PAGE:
The Australian Chamber of Commerce and Industry today released indicative figures outlining the impact of changes to Award penalty rates on the Sunday and public holiday wages of small business employees.
The changes were decided by the Fair Work Commission, the independent umpire, and will only affect employees on award rates in the retail, pharmacy and hospitality sectors. The modest reduction in these penalty rates will help employers to open their doors on Sundays and offer more jobs and more work hours.
James Pearson, CEO of the Australian Chamber, said: “However you look at it, employees will still receive a decent rate of pay when they work on a Sunday.
While the decision is yet to be implemented, based on today’s base wage rates with the new penalty loadings:
- A 21 year old casual shop assistant in the retail sector working on a Sunday would earn more than $270 a day. On a public holiday, that jumps to more than $388 a day.
- A 21 year old permanent cook in a hotel working on a Sunday would earn more than $269 a day. That rises to more than $400 a day on a public holiday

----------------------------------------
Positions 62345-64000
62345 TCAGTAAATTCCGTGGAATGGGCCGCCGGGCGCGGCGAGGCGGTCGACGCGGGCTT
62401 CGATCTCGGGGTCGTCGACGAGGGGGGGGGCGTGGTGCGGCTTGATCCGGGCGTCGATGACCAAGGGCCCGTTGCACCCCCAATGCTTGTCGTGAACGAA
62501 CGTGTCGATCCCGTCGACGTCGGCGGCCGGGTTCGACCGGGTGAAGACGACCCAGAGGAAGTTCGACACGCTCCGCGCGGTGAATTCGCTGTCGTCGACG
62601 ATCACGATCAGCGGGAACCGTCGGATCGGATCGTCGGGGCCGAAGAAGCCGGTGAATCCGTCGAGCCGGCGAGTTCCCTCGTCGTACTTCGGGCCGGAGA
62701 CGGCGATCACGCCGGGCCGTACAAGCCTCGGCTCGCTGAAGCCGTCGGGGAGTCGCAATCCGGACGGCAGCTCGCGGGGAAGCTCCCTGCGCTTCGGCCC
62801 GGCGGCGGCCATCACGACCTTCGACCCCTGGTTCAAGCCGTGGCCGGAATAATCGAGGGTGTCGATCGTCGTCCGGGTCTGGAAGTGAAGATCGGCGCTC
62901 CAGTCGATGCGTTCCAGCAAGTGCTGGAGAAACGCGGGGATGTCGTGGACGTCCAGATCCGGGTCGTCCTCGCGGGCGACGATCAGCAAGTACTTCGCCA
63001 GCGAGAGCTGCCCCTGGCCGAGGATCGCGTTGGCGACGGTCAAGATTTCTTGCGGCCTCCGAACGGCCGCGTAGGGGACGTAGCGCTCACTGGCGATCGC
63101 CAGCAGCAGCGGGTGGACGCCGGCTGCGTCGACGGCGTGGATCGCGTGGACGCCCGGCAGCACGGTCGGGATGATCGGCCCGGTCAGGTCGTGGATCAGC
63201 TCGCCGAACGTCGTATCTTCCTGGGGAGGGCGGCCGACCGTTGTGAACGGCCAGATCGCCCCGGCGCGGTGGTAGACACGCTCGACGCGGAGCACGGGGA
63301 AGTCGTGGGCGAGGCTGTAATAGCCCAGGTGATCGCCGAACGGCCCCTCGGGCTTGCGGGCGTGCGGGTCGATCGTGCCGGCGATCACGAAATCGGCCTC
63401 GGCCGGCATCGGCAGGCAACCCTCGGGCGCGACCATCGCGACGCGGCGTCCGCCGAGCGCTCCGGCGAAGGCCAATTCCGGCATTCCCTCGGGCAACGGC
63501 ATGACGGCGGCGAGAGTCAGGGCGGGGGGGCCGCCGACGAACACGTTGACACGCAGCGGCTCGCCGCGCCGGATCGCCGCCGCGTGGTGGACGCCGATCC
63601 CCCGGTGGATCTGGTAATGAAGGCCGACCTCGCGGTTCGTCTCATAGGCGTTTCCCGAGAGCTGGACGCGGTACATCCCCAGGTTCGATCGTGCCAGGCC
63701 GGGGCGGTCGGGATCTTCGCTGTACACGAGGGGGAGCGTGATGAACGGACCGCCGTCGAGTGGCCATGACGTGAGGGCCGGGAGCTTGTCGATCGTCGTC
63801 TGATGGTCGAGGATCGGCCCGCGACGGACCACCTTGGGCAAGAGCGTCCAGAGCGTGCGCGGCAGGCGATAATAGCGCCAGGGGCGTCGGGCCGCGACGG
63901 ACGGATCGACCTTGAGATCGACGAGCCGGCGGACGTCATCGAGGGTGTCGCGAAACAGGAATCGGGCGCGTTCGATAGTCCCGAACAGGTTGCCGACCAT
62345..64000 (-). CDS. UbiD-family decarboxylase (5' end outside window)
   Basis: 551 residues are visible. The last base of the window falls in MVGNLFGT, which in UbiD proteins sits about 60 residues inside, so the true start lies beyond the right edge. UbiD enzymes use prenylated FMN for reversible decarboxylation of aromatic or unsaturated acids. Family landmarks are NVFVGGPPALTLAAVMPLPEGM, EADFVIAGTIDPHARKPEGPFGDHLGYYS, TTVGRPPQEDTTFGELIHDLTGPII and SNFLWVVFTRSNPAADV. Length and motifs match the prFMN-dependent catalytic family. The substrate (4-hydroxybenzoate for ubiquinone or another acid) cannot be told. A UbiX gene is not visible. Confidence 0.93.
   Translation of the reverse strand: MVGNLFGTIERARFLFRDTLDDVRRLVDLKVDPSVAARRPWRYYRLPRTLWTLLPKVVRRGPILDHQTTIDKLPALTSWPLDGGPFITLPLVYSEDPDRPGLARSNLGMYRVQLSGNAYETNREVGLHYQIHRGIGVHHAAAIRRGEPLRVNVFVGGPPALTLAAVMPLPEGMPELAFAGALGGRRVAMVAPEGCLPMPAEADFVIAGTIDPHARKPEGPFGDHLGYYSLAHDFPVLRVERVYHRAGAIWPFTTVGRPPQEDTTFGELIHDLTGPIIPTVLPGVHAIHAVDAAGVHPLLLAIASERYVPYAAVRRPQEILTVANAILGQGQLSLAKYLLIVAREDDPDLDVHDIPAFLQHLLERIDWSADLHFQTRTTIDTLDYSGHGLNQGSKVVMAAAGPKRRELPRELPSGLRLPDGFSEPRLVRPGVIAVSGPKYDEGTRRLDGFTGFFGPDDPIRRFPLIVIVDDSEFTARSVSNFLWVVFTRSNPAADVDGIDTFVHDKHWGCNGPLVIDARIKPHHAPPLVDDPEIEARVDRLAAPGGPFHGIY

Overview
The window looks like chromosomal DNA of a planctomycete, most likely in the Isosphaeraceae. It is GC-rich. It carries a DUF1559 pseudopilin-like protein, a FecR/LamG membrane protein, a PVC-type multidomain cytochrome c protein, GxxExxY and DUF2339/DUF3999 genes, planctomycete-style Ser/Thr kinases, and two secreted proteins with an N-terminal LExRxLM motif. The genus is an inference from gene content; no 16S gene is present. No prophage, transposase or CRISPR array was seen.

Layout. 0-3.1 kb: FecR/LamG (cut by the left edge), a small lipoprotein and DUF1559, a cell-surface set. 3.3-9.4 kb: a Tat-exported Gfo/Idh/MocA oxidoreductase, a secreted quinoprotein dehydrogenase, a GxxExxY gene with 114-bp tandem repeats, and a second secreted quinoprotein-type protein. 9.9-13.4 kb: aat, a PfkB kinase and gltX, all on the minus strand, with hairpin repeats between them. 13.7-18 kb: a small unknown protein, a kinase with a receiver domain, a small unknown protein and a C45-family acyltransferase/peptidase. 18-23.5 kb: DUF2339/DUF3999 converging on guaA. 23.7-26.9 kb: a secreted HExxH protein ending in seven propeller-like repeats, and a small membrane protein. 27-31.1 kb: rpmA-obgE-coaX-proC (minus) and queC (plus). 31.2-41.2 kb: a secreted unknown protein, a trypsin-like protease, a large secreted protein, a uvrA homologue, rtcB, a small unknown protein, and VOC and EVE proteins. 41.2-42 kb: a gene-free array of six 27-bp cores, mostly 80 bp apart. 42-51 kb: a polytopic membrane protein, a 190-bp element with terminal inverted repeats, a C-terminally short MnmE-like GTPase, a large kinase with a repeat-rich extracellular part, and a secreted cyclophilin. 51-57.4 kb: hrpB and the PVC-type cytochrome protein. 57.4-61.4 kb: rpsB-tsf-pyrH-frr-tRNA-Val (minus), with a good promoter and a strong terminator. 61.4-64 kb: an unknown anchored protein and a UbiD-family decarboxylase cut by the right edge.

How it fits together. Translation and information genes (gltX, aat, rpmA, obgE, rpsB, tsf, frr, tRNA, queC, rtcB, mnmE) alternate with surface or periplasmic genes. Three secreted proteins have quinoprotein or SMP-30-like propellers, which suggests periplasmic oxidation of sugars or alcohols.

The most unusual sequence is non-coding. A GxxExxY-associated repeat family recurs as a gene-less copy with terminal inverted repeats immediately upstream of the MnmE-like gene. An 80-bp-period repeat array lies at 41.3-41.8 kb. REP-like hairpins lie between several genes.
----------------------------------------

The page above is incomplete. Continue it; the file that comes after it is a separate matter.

- To put those wages into context, a relief teacher in Victoria earns $293.30 a day .
The Fair Work Commission’s decision to introduce a modest reduction to penalty rates means employees will still receive a significant loading for working on a Sunday or public holiday.
Mr Pearson said “Employees will still be paid more for working on Sundays than any other day of the week.
“Under these modest changes, Sunday and public holiday award wages in the retail, pharmacy and hospitality sectors will still be respectable.
“What these modest changes will do is help make it possible for employers to open their doors on Sundays. They will be able to offer more hours to those who want them and more jobs for those who need them.
 Figures assume no change in wage rates. Based on an employee working 8 hours on a Sunday within a spread of hours from 7am to 9pm.